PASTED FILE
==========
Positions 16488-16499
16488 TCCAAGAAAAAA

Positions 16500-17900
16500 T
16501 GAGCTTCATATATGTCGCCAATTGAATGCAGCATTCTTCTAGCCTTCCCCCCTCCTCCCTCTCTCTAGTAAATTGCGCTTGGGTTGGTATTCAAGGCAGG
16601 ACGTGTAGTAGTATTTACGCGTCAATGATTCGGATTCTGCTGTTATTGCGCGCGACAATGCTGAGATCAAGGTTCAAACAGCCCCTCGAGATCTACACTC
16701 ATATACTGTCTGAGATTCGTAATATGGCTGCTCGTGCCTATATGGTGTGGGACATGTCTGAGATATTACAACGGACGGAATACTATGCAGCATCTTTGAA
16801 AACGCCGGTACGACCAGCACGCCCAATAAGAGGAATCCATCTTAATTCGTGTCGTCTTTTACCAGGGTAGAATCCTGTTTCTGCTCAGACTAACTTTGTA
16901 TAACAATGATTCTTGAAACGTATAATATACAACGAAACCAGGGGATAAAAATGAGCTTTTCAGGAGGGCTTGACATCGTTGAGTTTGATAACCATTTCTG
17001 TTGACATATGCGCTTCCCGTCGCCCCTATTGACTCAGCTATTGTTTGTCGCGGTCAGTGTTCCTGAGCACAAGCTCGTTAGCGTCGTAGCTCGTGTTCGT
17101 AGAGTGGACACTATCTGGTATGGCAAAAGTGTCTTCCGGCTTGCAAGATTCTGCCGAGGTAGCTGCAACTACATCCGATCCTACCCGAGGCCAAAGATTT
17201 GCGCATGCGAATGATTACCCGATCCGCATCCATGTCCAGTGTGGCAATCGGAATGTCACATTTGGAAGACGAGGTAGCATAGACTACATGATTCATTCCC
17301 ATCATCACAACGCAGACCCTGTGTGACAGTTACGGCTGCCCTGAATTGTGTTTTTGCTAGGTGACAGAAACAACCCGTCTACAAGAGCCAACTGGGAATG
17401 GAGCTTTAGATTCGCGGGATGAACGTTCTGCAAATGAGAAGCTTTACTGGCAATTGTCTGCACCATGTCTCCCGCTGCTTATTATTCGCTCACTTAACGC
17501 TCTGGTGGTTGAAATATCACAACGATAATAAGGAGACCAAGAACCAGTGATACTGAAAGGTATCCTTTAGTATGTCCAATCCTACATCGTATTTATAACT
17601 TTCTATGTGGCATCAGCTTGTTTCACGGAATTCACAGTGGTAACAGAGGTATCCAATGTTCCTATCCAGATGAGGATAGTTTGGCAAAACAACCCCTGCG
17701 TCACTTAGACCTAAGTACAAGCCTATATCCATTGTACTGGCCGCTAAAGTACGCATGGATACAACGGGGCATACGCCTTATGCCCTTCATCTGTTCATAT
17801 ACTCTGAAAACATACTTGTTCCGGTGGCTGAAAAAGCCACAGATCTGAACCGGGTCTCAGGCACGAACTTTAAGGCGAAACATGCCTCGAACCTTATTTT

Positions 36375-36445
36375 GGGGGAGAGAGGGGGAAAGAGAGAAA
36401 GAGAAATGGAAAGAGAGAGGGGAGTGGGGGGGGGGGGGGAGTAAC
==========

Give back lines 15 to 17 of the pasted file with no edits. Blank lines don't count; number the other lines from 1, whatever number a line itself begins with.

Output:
17501 TCTGGTGGTTGAAATATCACAACGATAATAAGGAGACCAAGAACCAGTGATACTGAAAGGTATCCTTTAGTATGTCCAATCCTACATCGTATTTATAACT
17601 TTCTATGTGGCATCAGCTTGTTTCACGGAATTCACAGTGGTAACAGAGGTATCCAATGTTCCTATCCAGATGAGGATAGTTTGGCAAAACAACCCCTGCG
17701 TCACTTAGACCTAAGTACAAGCCTATATCCATTGTACTGGCCGCTAAAGTACGCATGGATACAACGGGGCATACGCCTTATGCCCTTCATCTGTTCATAT